Fire and Police

As for the Fire Department, the major challenge has been dispatch.

“The number of calls has grown exponentially over the last few years with no increase in dispatchers,” Donchess said. “They are now up to 11,000 calls that they are fielding every year.”

He said this budget collects revenue from the ambulance contract, and that he is confident the city can negotiate a payment of approximately $350,000 from the ambulance company, which he said is standard in the industry to help defray the cost of the additional dispatchers.

“In the Police Department, the major challenge is the number of officers,” Donchess said. “They have been down for some period of time, usually because they are not able to fill all the positions.”

As a result, he said there are some accumulated funds in the payroll account which they have been able to use. He believes the city can maintain the number of officers, and perhaps add a few. However, he said in one year, they may not be able to get to the full number that are authorized, which is 179.

New Positions

Another item within the budget includes some changes recommended by the recent assessing audit. The position of chief assessor does not appear in the new budget, as the audit recommended that it be eliminated. However, in exchange, the position of administrative services director has returned to the city budget. This was once a position in City Hall in management of assessing and other related functions.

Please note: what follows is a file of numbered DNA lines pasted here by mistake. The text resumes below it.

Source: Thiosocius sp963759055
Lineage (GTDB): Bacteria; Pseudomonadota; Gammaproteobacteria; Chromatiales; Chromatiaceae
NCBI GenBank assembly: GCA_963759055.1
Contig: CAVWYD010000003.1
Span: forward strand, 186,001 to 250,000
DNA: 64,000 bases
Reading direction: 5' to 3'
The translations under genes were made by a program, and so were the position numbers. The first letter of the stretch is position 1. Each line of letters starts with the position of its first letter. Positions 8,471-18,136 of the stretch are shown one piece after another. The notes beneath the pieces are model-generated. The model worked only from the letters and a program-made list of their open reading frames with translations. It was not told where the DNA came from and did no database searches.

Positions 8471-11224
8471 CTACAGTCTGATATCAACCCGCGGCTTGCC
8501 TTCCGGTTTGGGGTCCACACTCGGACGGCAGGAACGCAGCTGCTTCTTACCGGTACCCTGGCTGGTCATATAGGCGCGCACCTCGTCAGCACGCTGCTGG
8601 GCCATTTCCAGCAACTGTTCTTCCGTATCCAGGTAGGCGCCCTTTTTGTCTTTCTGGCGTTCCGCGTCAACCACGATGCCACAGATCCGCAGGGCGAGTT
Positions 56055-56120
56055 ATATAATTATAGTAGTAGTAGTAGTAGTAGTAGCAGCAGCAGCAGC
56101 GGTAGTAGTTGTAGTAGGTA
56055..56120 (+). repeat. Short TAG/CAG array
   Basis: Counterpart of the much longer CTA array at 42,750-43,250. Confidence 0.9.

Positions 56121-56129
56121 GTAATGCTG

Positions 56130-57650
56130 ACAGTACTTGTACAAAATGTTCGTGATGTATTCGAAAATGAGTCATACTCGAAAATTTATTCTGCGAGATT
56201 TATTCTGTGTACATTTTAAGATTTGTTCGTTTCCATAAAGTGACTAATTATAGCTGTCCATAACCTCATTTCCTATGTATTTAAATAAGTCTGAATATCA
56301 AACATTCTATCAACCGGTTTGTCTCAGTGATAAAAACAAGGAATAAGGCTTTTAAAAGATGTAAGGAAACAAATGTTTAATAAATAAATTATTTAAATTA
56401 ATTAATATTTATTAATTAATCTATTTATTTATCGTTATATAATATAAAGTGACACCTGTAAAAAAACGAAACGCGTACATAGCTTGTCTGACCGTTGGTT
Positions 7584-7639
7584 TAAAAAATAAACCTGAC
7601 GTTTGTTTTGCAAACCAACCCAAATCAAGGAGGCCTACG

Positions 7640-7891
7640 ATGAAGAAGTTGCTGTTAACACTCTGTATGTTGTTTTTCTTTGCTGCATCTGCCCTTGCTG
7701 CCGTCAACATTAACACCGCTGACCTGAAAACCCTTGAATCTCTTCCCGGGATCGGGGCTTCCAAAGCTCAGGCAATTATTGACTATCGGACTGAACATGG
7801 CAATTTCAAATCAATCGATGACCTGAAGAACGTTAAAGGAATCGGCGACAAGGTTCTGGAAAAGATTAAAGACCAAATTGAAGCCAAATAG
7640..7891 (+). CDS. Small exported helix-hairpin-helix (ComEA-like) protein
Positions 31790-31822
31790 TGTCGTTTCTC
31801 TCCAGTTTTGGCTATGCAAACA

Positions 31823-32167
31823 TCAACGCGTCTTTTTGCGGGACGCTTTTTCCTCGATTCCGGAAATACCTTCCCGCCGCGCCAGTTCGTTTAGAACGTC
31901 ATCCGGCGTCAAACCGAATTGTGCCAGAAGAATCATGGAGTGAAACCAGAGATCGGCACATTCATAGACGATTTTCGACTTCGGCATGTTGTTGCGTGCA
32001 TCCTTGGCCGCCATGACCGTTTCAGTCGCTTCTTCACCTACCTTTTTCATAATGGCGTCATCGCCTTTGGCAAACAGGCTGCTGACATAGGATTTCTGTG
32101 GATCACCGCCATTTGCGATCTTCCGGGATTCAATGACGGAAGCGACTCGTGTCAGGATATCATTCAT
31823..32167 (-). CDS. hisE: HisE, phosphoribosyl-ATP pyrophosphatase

There are also two totally new positions funded in the budget, both of which Donchess believes are positions that will pay for themselves.

“There is an energy manager position that would review energy saving projects in detail, and those can be extremely complicated if you want to do them right with city officials and with the school department to try to realize savings both in the school buildings, city buildings and also generate other potentially energy generating projects that we could undertake,” Donchess said.

The budget also includes funding for a grant writer, a position that is not currently specified by the city.

Donchess and the school officials believe significantly more grant funding could be obtained by employing someone to specifically seek them.

“The school department had one for a little while, but that was phased out because of budget needs,” Donchess said. “Having now discussed this with the Superintendent, Dr. (Jahmal) Mosley, we have agreed that we will split the cost and then jointly utilize the person to try to bring in additional funds. Again, a position that I believe can ultimately pay for itself.”

“I think it is a tight budget, but one that attempts to meet some significant needs like the ELL teachers, like the dispatchers and the other issues that I’ve mentioned,” he said.

Donchess said these issues will be discussed further during the budget hearings, which are scheduled to occur during the next couple of months.

Adam Urquhart may be contacted at 594-1206, or at